The relationship between the emergency services and the people has always been a strained one. On one hand, they are the ones we turn to in our hour of need, but there are also instances where we turn on them, in the rare instances where they let us down.
The 21st century has brought about technological advances and online opportunities for the emergency services, and they use them to great effect. Twitter is one of the biggest social networking sites in the world, and with its ability to provide second-by-second updates and news to the followers of each profile, it has become invaluable to local communities and entire countries.
The London Riots
During the London riots of August 2011, social media was the equivalent of a 24 hour news channel, providing updates relating to violence, burglaries and fires breaking out throughout the city, and the pockets of criminal activity that then spread to cities such as Nottingham, Birmingham and Leicester.
The emergency services were online and all other Twitter throughout, providing information, advice and above all, guidance for businesses and community members who had been victims of crime. These same businesses and civilians were also able to tweet important updates directly to the emergency services, which they could in turn retweet to their followers. It showed the criminals that the community spirit spread to the police and fire and rescue services.
A great way that the emergency services also utilise Twitter is by conversing with other Twitter users. During the riots, police and fire services were in constant contact with their followers and the local community at large, and the way in which they conversed with the community – thanking them, helping them and singing their praises – definitely helped make a difference. At a time when the public could have sided with the criminals, Twitter helped keep people on the side of the law. Using the hashtag #LondonRiots, Twitter users were able to keep track on what was happening second-by-second, including what the emergency services were doing to help.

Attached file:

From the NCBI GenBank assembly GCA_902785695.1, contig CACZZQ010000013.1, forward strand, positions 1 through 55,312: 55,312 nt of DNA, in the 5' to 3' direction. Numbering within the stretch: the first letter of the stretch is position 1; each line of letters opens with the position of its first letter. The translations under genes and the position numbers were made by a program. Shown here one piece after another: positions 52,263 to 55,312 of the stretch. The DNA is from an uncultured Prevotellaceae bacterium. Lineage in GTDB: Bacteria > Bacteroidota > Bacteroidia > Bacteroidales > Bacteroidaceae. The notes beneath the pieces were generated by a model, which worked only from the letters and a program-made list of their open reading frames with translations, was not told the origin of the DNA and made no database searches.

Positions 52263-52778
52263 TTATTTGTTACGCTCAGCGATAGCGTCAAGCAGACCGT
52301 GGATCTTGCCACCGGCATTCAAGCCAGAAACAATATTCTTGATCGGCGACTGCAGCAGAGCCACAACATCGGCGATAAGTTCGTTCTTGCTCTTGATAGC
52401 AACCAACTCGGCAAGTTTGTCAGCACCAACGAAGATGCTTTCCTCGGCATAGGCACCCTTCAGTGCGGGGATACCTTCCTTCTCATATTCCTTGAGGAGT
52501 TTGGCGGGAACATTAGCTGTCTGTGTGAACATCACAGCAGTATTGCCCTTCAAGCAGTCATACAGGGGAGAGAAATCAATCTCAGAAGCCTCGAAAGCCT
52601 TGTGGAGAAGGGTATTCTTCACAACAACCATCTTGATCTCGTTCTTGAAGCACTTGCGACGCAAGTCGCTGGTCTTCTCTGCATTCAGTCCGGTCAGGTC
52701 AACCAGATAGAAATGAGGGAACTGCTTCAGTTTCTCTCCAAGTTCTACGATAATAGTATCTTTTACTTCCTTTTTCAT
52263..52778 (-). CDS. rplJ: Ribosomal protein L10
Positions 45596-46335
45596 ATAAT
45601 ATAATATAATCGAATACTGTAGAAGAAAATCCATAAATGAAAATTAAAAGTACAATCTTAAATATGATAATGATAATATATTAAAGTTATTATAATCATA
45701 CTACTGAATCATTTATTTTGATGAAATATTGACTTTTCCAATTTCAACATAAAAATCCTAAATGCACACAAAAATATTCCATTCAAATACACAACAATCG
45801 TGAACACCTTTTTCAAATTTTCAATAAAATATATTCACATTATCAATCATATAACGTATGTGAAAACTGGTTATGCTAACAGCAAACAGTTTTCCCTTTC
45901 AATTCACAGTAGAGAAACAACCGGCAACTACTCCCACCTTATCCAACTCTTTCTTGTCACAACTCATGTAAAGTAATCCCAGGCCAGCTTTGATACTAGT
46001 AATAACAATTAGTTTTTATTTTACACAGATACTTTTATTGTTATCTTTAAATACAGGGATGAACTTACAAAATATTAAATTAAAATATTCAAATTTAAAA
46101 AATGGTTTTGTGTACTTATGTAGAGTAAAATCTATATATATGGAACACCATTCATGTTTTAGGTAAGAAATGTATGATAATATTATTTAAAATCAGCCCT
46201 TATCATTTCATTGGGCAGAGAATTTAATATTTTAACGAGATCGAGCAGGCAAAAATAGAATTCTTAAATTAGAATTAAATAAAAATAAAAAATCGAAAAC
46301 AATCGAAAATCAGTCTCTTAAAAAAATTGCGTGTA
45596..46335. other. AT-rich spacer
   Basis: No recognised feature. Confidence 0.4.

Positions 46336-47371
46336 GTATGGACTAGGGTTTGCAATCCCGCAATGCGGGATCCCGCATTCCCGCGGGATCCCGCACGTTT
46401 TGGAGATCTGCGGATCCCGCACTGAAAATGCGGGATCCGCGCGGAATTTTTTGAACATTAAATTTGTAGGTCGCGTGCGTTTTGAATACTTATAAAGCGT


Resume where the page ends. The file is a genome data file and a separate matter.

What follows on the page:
Up to date News and Advice
The London riots were a rare and significant event, but the help and support that the emergency services have utilised by using Twitter so effectively has enabled them to build solid relationships with the communities and cities that they operate in, by providing news of any crimes, accidents and emergencies that have taken place, as well as updates on past cases such as convictions in court.
There are plenty of opportunities for emergency services to use Twitter to announce workshops, press conferences and visits for schools and businesses in the local communities, and for those same schools and businesses to contact the services to set up these kinds of useful and rewarding visits. It is very good to see the emergency services trying to enhance their reputation and build trust in the community. For all the bad press that Twitter gets at times, this is something that it has helped to create, and it deserves praise for that.
A Case Study
In October 2012, the emergency services in South Cumbria held a 24 hour ‘Twitter Takeover’, which was set up in Barrow so that police, fire, ambulance and NHS services could show the local community all the hard work that they do, and what a wide range of services they can provide for them.
Using the Twitter hashtag #Barrow999, details of callouts from the area were tweeted out to the community and all the interactions between the services and the community too. It was a great way to show the community just how much work they do – both emergencies and non-emergencies – on crime and fire protection. Many cities have started to utilise the same methods since, and many more are expected to do so in 2013.